The Transportation Services Indexes (TSI) are leading indicators of economic cycles, according to new research released today by the U.S. Department of Transportation’s Bureau of Transportation Statistics (BTS).
In a new technical report, Transportation Services Index and the Economy—Revisited, BTS reported that the two components of the TSI – the freight index and the passenger index – both lead the economy, although in different ways.
BTS extended the TSI back to 1979, examining five recessions and numerous growth cycles. “When the accelerations and decelerations of the freight TSI are compared to the growth cycles of the economy, the freight measure leads by an average of approximately four months,” BTS said. “The passenger TSI exhibits fewer turning points, which were then identified as leading the business cycles of recession and expansion, also by approximately four months.”
Turning points are times when the movement of an economic series changes direction. For example, when TSI begins to decline after having increased, or when the economy begins to recover after a recession.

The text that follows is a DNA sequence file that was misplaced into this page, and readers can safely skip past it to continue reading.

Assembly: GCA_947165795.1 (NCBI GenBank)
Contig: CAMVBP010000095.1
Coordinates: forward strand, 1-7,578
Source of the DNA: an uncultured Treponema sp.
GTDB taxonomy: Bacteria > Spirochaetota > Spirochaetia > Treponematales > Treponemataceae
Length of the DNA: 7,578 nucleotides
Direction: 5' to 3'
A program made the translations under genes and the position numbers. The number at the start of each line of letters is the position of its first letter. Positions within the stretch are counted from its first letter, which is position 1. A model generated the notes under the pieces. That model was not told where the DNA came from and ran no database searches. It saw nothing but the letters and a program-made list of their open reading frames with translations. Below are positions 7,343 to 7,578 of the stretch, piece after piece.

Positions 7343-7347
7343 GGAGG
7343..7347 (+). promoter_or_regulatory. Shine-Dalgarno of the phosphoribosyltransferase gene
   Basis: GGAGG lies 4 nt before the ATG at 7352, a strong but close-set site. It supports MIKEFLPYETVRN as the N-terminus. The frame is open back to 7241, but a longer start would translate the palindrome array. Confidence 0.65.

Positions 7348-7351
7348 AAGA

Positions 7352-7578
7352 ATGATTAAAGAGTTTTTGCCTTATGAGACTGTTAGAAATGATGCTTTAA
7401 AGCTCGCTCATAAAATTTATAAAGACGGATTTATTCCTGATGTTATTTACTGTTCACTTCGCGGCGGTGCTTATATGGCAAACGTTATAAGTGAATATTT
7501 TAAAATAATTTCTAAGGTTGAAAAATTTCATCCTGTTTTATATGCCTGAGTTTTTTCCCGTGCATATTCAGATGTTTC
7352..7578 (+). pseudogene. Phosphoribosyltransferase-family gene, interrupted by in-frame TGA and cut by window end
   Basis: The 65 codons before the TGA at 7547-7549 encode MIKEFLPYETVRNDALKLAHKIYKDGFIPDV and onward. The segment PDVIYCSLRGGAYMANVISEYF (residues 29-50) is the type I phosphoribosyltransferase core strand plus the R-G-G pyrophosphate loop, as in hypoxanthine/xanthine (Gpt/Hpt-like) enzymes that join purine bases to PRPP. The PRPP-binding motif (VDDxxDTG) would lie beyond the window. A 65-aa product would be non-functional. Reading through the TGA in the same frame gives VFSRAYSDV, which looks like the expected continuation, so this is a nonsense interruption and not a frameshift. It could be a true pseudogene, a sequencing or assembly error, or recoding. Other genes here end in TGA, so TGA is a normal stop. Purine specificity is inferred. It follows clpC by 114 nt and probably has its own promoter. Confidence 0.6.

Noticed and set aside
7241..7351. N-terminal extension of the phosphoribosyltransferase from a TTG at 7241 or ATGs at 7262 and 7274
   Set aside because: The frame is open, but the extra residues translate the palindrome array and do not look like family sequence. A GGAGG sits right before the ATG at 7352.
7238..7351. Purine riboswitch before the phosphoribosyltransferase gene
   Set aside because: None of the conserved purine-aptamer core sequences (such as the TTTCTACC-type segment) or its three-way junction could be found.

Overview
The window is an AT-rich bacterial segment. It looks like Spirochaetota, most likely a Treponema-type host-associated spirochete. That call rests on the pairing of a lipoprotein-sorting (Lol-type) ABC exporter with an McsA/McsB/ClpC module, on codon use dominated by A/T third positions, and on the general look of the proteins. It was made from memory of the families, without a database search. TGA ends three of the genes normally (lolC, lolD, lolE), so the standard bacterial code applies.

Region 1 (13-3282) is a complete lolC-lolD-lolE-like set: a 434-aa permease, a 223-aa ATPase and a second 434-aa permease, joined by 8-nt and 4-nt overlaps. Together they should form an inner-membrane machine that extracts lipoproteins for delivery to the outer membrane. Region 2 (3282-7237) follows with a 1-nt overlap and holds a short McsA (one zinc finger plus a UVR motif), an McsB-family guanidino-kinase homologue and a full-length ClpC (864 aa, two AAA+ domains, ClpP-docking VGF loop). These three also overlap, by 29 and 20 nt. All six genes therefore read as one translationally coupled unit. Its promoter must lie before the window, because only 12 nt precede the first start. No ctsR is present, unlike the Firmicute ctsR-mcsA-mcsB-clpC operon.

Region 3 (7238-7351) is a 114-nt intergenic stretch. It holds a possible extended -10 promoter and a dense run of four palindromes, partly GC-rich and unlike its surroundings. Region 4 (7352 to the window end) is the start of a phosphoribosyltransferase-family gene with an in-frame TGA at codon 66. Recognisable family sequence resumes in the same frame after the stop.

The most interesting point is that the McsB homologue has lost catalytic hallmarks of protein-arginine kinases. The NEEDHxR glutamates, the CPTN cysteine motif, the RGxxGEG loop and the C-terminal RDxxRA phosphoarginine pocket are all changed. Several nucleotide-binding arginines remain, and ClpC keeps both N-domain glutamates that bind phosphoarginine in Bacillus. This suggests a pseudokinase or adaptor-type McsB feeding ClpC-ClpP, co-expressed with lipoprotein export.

BTS has issued the TSI monthly since March 2004. The Freight TSI measures the month-to-month changes in freight shipments by mode of transportation in tons and ton-miles, which are combined into one index. The index measures the output of the for-hire freight transportation industry and consists of data from for-hire trucking, rail, inland waterways, pipelines and air freight. The passenger TSI measures the month-to-month changes in travel that involves the services of the for-hire passenger transportation sector. The seasonally-adjusted index consists of data from air, local transit and intercity rail.
In September, (the most recent release), the Freight TSI rose for the third consecutive month. It was 2.1 percent higher than at the beginning of the year and was 28.5 percent higher than the low during the recession in April 2009. The passenger index rose 0.2 percent in September from August and was up 9.5 percent in five years and up 15.1 percent in 10 years.